Contemporary Japanese Art
Archaeologists have discovered many ancient sites in Japan that contained pottery shards. Some of these pieces have been dated as old as 12,000 years. This is a culture that has long experience in producing both pottery and ceramic items. There is little wonder that some of the world's finest art objects are Japanese pottery and ceramic pieces. Even today, Japanese artists continue to excel in producing beautiful works of ceramic art. As a whole, they use very different techniques than many other cultures when producing their art.
Much of the art produced in Japan reflects their culture. The Japanese are, in many ways, minimalists. Their way of life does not have room for any excesses. Their homes and business offices tend to be smaller than those found in the West. Where a European or American home has room for plenty of knickknacks, the Japanese home does not. The tradition of minimalism has been kept when it comes to decorating these beautiful pieces.
Much of the decorations on Japanese ceramics are not done with different colors of paint or stain. Pieces often have muted colors or only a few colors. While there are pieces that have bright color on them, it is not always the focal point of a piece. A vase may have several colors, but they are kept in the background. Often they are used as highlights rather than the main focus of the piece. Because of the muted colors, the shape or form of the object becomes more important. When colors are used as a focal point, they are not Western either. A single color, without layering or further embellishment, is one way to add interest and highlight a particular form.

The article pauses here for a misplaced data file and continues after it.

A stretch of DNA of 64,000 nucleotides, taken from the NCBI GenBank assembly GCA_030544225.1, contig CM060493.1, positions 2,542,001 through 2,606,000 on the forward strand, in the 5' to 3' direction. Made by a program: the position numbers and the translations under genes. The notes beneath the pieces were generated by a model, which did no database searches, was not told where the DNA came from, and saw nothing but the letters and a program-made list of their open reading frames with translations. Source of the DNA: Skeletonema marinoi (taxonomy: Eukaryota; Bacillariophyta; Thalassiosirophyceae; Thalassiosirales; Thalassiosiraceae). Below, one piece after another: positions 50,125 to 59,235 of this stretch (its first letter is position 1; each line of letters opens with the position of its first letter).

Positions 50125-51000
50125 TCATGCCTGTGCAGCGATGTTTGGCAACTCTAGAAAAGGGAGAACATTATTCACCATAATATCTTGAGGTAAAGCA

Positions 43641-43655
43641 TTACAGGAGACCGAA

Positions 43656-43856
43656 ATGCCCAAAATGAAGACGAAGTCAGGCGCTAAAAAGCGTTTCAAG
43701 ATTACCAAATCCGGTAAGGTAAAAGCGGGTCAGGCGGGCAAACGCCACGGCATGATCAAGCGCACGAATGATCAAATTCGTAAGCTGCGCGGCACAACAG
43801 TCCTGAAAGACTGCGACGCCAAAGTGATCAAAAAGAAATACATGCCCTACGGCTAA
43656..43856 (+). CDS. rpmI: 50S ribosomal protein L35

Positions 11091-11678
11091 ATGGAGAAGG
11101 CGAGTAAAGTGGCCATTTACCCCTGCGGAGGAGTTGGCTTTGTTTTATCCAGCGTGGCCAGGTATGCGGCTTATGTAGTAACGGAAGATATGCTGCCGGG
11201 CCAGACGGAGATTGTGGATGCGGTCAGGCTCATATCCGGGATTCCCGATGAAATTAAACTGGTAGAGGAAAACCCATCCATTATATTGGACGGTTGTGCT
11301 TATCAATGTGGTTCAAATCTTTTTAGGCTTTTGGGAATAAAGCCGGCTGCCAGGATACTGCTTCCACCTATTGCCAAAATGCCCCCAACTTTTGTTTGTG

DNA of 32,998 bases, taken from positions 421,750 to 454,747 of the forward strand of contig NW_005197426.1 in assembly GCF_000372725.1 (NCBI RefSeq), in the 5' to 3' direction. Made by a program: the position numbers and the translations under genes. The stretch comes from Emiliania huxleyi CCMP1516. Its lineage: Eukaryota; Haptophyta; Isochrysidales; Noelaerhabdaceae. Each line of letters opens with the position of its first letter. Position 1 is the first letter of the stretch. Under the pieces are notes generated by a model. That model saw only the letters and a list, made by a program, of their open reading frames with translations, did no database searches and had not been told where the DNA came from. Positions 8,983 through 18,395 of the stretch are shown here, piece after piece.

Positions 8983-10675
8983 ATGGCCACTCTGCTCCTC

Alternative ways of decorating modern art objects are also used by Japanese artists. One of the ancient ways texture was achieved was to press rope into the clay while it was still wet. This simple technique is still in use today. Modern artists use the pattern, often without color, to make their statements. They texture the form they have created as if the texture alone provides all the embellishment necessary. Adding multiple layers of slip and burning ash in the kiln is also used by Japanese artists. This gives color variations without adding more colors. It is used to add texture to pieces without adding embellishments.